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About this product
- DescriptionSome teworthy achievements of lower ranking enlisted men in peacetime often go unrecognized in spite of the commander's desire to do so because there is existing procedure that will tangibly and appropriately recognize the exact degree of achievement. For this study these teworthy achievements are designated as lesser achievements. All officer-supervisors are familiar with them. They exist in degree and are generally identified as achievements that are exceptional and significant and should be recognized. The problem arises in that the existing recognition devices that provide tangible recognition such as a decoration do t come down to the level where these achievements occur. This leaves the officer-supervisor in a situation of neglecting the employee or using some substitute measure to recognize the employee's efforts. Research in the Behavioral Science field revealed that providing praise and recognition of an individual's achievements creates a more stable and productive person. Failure of the person to obtain needed recognition can result in frustration, grievances, and n-productive behavior. This presents a fairly strong case against neglecting the employee. Since the problem definitely exists the solution may t exist in the current awards system. If it does, other exigencies must obscure or prevent its comfortable implementation. One logical approach is to determine the minimum change to the existing system that would solve the problem. Using this approach, an exploratory study was conducted with a survey questionnaire that asked if lesser achievements should be recognized at all.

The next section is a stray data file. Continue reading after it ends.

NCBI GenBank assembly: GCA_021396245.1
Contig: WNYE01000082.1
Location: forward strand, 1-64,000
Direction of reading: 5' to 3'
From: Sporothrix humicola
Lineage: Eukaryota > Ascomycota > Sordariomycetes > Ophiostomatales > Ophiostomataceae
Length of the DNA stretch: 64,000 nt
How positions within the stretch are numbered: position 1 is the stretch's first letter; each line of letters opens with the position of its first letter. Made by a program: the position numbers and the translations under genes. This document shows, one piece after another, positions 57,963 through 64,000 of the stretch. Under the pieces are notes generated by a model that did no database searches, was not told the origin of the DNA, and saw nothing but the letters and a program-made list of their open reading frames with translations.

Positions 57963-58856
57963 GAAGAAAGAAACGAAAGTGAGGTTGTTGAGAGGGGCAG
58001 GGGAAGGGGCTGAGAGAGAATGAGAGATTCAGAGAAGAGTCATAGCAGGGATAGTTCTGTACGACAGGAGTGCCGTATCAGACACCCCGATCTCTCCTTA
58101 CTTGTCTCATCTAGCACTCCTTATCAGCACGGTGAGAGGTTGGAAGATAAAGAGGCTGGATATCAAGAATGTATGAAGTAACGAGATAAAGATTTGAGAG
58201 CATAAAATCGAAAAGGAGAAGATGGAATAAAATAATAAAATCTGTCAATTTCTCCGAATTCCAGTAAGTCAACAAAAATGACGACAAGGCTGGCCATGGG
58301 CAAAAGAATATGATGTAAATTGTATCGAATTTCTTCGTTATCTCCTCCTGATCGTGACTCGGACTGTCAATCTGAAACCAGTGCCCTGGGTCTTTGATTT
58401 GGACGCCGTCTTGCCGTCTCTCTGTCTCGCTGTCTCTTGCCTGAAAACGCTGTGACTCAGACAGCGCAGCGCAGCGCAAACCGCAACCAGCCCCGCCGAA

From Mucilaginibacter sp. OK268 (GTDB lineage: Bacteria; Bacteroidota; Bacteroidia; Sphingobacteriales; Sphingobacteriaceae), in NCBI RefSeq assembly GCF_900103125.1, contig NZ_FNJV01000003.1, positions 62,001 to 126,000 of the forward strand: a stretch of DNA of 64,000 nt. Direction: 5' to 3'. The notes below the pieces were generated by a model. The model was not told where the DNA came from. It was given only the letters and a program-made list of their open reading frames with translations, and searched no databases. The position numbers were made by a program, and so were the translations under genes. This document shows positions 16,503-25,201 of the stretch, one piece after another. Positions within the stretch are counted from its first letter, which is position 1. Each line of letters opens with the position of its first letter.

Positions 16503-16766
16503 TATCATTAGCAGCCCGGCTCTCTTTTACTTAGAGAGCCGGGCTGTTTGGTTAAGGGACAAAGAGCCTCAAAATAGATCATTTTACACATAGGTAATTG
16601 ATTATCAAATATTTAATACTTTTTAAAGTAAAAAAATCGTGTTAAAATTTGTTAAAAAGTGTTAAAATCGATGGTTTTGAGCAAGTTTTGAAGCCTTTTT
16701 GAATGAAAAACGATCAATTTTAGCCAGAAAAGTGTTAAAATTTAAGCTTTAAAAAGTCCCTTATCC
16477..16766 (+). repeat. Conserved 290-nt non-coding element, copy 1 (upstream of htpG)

- Author(s)Patrick R Hughes
- Date of Publication08/08/2012
- FormatPaperback / softback
- SubjectEducation & Teaching
- Country of PublicationUnited States
- Weight163 g
- Width189 mm
- Height246 mm
- Spine4 mm
- Format DetailsTrade paperback (US),Unsewn / adhesive bound
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